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Workshop 8 Transient Brake Rotor

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1 Workshop 8 Transient Brake Rotor
Introduction to CFX Pardad Petrodanesh.Co Lecturer: Ehsan Saadati

2 Transient Brake Rotor This case models the transient heating of a steel rear disk brake rotor on a car as it brakes from 60 to 0 mph in 3.6 seconds. To keep solution times to a minimum the case has been simplified by removing the wheel and brake assembly to leave only the brake rotor. The brake pad is modeled by applying a heat source to a small region of the brake rotor.

3 Assumptions The ambient air temperature is 81 F and the rotor is at ambient temperature before braking begins The vehicle tire size is 205/55/R16 The total vehicle weight including passengers and cargo is 1609 kg The entire kinetic energy of the vehicle is dissipated through the brake rotors Energy dissipation during braking is split 70/30 between the front and rear brakes and split evenly between the left and right sides The vehicles speed reduces linearly from 60 to 0 mph in 3.6 seconds

4 Solution Approach The solution is transient, so you will need to begin by solving a steady-state case at a vehicle speed of 60 mph You will need two domains; a solid domain for the brake rotor and a fluid domain for the surrounding air The reference frame will be that of the vehicle. So the rotor will be spinning relative to this reference frame and air will be flowing past at the vehicle velocity Transient simulations usually need to begin from a converged steady-state simulation. This establishes the initial fluid field so that the transient solution can start smoothly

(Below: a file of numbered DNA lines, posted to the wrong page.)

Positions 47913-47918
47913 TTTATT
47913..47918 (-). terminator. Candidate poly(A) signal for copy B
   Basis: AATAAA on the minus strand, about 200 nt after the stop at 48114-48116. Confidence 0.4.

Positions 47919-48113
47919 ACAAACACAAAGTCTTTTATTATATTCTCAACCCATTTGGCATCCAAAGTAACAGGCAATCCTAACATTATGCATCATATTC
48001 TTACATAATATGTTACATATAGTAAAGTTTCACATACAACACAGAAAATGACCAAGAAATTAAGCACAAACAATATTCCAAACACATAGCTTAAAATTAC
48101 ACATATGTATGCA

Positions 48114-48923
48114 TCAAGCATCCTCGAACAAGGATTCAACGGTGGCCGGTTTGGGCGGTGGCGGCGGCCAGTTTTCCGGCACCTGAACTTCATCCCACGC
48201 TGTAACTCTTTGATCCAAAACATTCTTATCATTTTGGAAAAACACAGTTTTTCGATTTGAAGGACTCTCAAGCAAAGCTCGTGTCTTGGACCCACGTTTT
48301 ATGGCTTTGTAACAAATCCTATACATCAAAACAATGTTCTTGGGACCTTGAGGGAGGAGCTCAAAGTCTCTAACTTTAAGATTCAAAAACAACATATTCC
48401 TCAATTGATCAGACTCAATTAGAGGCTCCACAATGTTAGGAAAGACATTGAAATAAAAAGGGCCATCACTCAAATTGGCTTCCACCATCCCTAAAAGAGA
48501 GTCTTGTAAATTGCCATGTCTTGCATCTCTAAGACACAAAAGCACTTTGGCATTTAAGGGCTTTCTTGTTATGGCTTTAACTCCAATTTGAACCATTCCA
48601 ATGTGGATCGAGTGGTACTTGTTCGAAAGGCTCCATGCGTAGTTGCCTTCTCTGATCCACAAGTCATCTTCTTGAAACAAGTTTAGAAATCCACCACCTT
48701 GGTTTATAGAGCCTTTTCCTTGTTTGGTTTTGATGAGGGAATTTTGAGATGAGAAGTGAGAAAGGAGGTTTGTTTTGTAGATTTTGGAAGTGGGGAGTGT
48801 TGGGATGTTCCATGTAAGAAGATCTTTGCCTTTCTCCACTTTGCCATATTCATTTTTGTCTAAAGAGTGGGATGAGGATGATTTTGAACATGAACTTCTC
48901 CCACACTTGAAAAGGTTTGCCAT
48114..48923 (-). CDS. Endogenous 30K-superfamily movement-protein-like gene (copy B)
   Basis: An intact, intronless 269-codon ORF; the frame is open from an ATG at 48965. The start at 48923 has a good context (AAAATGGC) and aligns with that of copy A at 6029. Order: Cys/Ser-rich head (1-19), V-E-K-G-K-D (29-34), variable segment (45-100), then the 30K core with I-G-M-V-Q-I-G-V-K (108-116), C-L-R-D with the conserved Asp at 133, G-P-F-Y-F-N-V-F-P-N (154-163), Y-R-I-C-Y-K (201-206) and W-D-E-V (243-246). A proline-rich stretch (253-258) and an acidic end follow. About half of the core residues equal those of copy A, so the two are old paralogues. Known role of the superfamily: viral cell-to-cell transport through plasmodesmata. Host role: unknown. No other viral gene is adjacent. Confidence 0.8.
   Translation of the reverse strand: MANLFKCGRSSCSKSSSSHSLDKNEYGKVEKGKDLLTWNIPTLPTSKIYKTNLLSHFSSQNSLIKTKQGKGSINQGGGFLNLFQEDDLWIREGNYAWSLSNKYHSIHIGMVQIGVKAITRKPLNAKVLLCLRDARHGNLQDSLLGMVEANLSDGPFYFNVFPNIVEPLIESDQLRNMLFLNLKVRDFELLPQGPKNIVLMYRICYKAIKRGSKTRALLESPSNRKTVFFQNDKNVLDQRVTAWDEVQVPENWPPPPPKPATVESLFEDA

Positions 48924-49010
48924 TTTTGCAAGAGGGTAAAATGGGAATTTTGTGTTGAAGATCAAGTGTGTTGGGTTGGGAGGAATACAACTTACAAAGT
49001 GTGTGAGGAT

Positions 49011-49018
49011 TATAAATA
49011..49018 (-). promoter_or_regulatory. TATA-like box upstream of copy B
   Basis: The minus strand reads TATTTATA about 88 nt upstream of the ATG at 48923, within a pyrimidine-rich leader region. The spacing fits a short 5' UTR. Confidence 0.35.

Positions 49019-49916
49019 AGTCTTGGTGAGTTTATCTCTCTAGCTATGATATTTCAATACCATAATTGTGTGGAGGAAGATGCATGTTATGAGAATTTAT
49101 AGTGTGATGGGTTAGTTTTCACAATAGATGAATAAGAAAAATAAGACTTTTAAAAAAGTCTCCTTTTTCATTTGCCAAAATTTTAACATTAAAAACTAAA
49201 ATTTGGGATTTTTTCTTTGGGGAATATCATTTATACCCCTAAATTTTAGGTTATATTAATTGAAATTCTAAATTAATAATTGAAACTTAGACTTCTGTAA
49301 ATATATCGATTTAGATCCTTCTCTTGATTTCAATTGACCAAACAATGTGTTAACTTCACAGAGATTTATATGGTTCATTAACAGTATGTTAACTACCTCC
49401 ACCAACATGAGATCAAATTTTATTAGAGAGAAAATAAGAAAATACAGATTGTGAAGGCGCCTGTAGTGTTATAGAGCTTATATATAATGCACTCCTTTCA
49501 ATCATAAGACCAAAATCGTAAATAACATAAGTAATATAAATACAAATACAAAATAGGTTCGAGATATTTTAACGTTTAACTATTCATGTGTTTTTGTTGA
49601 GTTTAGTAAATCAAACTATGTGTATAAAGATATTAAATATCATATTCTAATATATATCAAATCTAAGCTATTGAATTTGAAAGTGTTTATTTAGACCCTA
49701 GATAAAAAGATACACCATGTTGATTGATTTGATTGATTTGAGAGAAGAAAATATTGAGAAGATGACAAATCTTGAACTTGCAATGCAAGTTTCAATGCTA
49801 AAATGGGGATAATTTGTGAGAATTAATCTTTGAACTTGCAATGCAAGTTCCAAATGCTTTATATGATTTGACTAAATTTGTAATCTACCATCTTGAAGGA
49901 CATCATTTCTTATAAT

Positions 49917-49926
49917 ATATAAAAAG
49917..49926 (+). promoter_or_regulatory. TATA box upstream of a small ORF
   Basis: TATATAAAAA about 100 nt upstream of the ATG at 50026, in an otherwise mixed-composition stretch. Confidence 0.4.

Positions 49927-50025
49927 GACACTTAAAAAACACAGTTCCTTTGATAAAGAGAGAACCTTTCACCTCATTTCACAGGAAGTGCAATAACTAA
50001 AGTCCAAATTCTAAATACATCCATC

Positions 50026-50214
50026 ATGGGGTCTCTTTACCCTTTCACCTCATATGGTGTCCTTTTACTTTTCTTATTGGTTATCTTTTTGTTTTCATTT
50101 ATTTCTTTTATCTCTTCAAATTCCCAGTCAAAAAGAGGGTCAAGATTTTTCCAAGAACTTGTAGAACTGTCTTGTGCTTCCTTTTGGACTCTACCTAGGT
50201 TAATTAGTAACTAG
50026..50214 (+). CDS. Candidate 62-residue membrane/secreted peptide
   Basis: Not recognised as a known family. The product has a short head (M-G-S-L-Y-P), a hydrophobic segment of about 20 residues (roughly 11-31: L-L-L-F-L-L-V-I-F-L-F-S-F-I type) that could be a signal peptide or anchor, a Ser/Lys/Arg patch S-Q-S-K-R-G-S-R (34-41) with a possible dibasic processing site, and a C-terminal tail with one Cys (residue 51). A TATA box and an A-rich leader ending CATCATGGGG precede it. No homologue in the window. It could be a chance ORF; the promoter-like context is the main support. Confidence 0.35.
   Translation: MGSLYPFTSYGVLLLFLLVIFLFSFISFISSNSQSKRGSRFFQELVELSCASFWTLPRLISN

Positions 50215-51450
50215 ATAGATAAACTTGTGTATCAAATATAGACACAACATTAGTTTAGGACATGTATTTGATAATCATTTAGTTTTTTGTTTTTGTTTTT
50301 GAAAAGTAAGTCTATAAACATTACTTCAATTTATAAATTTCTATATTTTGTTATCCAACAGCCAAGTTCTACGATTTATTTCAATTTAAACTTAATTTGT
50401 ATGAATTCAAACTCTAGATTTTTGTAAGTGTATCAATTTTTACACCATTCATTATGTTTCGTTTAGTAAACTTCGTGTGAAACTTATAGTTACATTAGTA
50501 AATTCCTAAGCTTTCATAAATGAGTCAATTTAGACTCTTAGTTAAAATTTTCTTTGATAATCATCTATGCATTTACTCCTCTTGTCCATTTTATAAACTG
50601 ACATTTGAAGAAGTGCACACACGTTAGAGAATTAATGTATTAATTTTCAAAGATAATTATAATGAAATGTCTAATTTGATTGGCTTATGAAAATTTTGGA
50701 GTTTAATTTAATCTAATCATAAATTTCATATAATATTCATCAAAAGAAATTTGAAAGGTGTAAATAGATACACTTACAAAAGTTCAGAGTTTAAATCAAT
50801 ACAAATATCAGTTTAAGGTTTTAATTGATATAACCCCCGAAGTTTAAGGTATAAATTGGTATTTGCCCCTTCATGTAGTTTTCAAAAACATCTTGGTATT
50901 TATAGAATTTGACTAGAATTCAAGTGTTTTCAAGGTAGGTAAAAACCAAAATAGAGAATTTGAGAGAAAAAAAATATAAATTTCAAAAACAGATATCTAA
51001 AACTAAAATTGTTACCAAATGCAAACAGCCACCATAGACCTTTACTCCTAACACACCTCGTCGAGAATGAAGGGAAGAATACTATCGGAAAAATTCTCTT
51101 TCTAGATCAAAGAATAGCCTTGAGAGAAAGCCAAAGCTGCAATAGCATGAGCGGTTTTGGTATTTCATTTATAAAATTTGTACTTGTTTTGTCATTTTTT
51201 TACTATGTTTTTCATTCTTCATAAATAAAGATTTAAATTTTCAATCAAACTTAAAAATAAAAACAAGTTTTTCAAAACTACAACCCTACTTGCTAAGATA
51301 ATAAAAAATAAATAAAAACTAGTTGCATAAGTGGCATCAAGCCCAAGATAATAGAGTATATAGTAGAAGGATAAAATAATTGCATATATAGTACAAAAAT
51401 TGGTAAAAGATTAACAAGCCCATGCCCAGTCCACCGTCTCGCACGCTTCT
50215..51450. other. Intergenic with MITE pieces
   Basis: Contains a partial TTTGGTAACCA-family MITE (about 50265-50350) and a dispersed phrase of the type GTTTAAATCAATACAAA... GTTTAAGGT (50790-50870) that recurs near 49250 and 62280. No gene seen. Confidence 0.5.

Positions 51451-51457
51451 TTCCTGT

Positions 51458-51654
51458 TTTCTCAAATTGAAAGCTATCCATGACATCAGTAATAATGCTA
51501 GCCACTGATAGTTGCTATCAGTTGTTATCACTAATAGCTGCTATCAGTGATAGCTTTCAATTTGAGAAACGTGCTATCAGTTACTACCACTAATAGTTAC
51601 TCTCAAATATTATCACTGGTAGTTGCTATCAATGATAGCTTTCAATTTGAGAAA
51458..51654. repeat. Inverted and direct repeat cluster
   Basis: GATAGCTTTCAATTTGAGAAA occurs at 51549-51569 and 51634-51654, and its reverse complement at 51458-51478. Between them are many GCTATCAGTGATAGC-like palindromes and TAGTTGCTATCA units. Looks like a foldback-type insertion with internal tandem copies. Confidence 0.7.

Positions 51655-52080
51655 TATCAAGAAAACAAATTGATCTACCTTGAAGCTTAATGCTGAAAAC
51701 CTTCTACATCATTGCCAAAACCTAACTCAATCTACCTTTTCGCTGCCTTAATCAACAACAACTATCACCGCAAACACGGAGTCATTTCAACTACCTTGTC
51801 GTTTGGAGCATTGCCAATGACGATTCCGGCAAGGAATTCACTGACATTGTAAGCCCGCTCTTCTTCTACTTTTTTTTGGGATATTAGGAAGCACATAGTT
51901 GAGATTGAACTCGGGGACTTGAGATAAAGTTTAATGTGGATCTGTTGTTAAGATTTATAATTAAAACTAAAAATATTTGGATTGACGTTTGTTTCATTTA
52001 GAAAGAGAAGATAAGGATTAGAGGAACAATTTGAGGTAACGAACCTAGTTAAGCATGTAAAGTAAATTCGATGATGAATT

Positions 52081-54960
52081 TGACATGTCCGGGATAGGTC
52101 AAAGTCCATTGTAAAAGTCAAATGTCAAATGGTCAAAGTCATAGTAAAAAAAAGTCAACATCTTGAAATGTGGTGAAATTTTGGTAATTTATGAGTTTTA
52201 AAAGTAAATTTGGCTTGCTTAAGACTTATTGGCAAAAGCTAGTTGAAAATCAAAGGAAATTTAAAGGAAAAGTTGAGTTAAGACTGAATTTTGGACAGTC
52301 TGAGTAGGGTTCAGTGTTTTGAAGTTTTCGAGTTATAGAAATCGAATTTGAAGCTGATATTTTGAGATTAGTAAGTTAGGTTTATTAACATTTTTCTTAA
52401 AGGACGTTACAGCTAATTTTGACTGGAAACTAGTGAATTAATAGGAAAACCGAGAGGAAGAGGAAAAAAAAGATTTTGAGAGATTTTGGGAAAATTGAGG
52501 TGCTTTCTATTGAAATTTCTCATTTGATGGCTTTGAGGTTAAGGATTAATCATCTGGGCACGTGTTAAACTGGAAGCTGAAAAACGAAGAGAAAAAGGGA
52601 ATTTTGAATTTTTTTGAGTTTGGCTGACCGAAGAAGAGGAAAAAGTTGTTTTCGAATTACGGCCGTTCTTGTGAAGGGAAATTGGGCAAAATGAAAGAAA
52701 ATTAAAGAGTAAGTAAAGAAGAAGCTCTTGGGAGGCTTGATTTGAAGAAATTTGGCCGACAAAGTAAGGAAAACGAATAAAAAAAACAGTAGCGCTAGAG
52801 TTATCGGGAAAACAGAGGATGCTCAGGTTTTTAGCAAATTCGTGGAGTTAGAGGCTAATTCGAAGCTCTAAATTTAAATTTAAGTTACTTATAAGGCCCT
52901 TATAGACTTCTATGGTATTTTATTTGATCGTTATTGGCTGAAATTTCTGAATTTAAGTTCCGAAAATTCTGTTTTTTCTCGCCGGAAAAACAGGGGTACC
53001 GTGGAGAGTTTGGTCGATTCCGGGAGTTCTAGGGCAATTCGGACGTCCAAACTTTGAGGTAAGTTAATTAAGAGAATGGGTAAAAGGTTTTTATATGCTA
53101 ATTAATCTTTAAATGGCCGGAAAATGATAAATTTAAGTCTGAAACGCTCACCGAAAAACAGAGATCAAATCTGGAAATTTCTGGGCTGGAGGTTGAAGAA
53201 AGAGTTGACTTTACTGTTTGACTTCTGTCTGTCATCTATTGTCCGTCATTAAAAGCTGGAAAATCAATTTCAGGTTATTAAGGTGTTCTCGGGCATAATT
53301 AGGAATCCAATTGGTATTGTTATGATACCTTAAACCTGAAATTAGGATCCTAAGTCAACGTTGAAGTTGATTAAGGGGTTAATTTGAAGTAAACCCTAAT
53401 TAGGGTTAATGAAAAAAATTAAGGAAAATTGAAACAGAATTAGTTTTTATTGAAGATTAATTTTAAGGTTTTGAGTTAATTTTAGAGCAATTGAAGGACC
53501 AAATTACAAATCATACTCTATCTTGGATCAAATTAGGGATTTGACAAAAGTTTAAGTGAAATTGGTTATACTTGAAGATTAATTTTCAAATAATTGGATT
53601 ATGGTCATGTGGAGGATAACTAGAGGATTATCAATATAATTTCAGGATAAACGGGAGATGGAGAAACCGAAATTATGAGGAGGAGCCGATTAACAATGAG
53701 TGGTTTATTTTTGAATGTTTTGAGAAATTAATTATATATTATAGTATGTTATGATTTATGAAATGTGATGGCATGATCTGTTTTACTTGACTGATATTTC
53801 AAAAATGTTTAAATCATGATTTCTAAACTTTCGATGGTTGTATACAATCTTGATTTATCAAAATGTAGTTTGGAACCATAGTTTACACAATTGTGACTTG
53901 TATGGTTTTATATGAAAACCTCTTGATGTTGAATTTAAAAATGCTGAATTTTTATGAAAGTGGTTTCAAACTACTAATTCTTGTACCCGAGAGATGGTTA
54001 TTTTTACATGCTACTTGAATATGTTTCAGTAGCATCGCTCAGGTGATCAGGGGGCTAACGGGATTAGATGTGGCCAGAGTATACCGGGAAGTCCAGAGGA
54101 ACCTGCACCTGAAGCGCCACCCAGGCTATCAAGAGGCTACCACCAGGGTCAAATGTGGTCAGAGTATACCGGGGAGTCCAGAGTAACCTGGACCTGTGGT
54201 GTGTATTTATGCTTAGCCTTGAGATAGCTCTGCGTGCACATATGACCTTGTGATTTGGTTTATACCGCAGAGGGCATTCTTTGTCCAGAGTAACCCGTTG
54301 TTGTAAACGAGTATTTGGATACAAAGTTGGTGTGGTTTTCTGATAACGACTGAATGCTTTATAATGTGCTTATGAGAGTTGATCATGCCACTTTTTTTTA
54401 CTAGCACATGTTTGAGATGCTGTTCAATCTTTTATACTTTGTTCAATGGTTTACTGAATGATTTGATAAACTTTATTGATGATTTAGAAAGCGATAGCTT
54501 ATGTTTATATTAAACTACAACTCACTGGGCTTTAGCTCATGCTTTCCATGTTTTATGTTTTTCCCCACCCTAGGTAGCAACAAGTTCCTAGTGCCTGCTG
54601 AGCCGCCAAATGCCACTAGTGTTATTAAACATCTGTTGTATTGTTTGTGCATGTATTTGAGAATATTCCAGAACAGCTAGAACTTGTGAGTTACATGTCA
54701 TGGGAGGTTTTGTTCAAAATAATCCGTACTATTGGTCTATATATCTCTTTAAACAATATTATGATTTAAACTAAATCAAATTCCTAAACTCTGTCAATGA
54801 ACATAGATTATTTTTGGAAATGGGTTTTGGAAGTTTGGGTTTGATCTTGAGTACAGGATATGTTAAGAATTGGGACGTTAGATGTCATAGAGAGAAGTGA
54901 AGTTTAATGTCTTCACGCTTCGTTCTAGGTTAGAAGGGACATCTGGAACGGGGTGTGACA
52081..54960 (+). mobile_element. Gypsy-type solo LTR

5 Start Steady-State Simulation
Start CFX-Pre in a new working directory and create a new simulation named BrakeDisk Right-click on Mesh in the Outline tree and import the CFX-Mesh file named BrakeRotor.gtm The rotor mesh will be imported along with a bounding box surrounding the rotor In the Outline tree, expand Mesh > BrakeRotor.gtm > Principal 3D Regions There are two 3D regions in this mesh named B24 and B31

6 Click once in the tree on each of these 3D regions
Examine Mesh Regions Click once in the tree on each of these 3D regions The mesh bounding each 3D region is displayed in the Viewer Notice that a mesh exists for the solid brake rotor and for the surrounding fluid region. These meshes are in separate 3D regions but still within the same Assembly

7 Create the Fluid Domain